3.1 Survival of hPSCs in the BFP1 peptide containing osteogenic induction medium
Prior to the osteogenic induction, we have performed a simple cell experiment to select the optimal concentration for BFP-1 peptide supplement. After treating with BFP-1 peptide at varying concentrations (0 µg·mL− 1, 1 µg·mL− 1, 5 µg·mL− 1 and 20 µg·mL− 1) for 14 days, alizarin red (AS) staining results showed that BFP-1 accelerated the calcium deposition in cell samples (Fig. 1b, Fig. S1). Moreover, significant difference is only found in 20 µg·ml− 1 group in comparison to the pristine control. Therefore, BFP-1 peptide at 20 µg·ml− 1 was applied for the following studies.
Then, the impact of one-week supplement of BFP1 peptide on the osteogenic differentiation of both H9 hESCs and hNF-C1 hiPSCs was studied as shown in Fig. 1a. Besides, pristine OM and peptide containing OM were performed as negative and positive controls respectively. Before differentiation, hPSCs presented undifferentiated cell morphology with defined edges and large nuclei-to-cytoplasm ratios (Fig. S2-3). After induction for 7 to 14 days, much cobblestone or spindle-shaped cells appeared in all groups. For the cell viability, BFP1 peptide treatment showed slightly negative effect for both cells at day 7 (Fig. 1a-b). However, after induction for more than 14 days, the viability of hESCs that treated with peptide at the first week was remarkably lower than both negative and positive controls. Interestingly, this result was not found for hiPSCs. Both for hESCs and hiPSCs during the induction from day 14 to day 28, it is worth to note that positive control group exhibited higher cell viabilities than the negative control group. Besides, peptide addition at the second week only reduced the viability of hESCs, but not for hiPSCs. Went on differentiation for another 14 days, both cells secreted much collagen and arranged in multiple layers with inapparent cell morphology (Fig. S2-3). Consistently, after culturing for 28 days, cobblestone morphology was found due to the increased extracellular matrix. Similarly, it was found that peptide treatment at the second week and third week could promote the viability of hiPSCs, but contract results were detected for hESCs (p < 0.01). Besides, for both cell types, peptide treatment throughout the whole induction process accelerated the cell survival except for the first week.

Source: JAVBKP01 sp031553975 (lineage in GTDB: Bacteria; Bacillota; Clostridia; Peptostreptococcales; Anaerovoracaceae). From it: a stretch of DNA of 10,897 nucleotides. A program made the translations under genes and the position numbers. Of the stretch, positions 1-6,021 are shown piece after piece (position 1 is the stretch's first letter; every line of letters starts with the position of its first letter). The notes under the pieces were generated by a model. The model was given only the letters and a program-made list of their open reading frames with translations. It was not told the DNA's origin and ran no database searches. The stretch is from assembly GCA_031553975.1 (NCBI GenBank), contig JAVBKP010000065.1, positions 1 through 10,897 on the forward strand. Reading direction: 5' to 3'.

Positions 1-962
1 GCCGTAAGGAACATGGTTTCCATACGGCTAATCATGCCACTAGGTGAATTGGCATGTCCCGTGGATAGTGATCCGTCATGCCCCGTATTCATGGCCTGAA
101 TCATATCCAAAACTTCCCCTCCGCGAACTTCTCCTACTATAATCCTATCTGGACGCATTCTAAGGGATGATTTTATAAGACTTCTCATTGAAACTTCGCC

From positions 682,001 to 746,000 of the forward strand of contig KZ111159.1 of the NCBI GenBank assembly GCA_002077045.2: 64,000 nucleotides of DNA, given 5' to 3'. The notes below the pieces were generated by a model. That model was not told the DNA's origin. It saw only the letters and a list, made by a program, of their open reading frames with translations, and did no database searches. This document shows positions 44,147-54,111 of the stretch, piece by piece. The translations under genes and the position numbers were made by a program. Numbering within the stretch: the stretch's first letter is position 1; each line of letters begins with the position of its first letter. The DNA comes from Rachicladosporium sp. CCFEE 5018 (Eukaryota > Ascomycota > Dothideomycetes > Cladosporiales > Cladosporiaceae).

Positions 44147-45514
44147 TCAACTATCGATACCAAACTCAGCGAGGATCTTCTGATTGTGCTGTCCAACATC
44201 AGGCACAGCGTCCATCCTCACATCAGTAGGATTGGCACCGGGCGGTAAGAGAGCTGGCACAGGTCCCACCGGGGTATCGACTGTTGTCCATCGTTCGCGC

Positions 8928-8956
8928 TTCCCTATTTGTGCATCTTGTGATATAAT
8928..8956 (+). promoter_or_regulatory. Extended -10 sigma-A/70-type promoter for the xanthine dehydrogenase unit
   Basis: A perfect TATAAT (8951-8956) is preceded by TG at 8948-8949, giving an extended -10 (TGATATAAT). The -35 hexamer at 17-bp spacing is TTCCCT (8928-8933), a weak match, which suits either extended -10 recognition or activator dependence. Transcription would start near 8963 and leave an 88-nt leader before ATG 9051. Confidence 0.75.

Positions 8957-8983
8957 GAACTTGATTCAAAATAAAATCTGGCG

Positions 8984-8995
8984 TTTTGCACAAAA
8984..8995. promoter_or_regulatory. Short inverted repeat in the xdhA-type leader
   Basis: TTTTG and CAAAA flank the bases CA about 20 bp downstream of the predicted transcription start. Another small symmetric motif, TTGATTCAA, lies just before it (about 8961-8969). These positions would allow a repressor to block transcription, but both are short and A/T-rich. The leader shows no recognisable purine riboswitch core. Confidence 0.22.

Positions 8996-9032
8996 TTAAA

3.2 The impact of BFP-1 peptide supplement on the maker expression in hPSCs
The dynamic changes in the expression of markers relating to osteogenesis are popularly performed to monitor the osteogenic differentiation of hPSCs 10. In this study, ALP, RUNX2, COL1A1 and OPN were analyzed using both RT-PCR and immunofluorescence technology.
Alkaline phosphatase (ALP) is considered as a marker of early differentiation and may be involved in the calcification of bone matrix 24. For both hESCs and hiPSCs incubated in the pristine OM, cells expressed ALP gene at quite low levels during the 14 days of induction, and up-regulation was measured at day 21 for hESCs and day 28 for hiPSCs (Fig. 2f). For the positive control group with peptide treatment throughout the induction, apparently enhanced gene expression was found for hESCs after differentiation for more than 21 days, and the time point was day 14 for hiPSCs (p < 0.01). Then, for the peptide addition at each week, quite different results were measured between hESCs and hiPSCs. It was found that peptide addition at the first week only promoted the gene expression in hESCs at day 28, but much higher results were found from day 7 for hiPSCs (p < 0.05). Then, peptide addition during the second week enhanced the gene expression in hESCs from day 21. However, positive result, a high expression level resembles to first week treatment group, was only found at day 14 for hiPSCs. After 14 days of induction, one week peptide treatment also up-regulated the gene expression in both cells. Notably, a very high gene expression level was measured in hESCs at day 28. Finally, when the supplement period was the fourth week, positive results were observed only in hiPSCs. In summary, for ALP expression, BFP1 should be supplemented during 7–21 days for hESCs and the time period was 7–28 days for hiPSCs.